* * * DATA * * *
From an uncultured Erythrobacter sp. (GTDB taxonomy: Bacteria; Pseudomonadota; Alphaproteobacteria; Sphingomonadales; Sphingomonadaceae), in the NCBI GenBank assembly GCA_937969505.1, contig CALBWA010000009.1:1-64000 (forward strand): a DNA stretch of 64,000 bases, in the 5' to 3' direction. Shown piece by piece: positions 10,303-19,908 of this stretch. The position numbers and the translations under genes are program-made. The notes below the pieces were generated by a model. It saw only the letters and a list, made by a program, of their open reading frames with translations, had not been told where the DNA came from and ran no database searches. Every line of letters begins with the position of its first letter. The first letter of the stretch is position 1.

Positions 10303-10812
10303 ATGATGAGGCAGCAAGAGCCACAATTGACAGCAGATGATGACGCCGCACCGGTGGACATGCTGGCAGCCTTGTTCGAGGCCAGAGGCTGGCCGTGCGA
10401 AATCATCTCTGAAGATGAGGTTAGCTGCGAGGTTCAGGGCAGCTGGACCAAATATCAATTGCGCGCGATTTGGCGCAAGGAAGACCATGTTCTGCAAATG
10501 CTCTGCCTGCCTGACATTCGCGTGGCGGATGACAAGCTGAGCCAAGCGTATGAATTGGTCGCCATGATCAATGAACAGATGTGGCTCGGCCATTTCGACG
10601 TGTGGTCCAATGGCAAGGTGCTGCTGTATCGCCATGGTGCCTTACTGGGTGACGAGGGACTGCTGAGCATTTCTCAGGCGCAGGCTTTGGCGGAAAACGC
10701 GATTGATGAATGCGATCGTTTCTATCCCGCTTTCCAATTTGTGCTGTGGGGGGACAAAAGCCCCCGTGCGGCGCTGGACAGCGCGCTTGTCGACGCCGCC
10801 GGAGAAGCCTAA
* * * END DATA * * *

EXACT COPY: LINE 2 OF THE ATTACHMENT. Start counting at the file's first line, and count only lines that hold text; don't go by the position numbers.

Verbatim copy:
Positions 10303-10812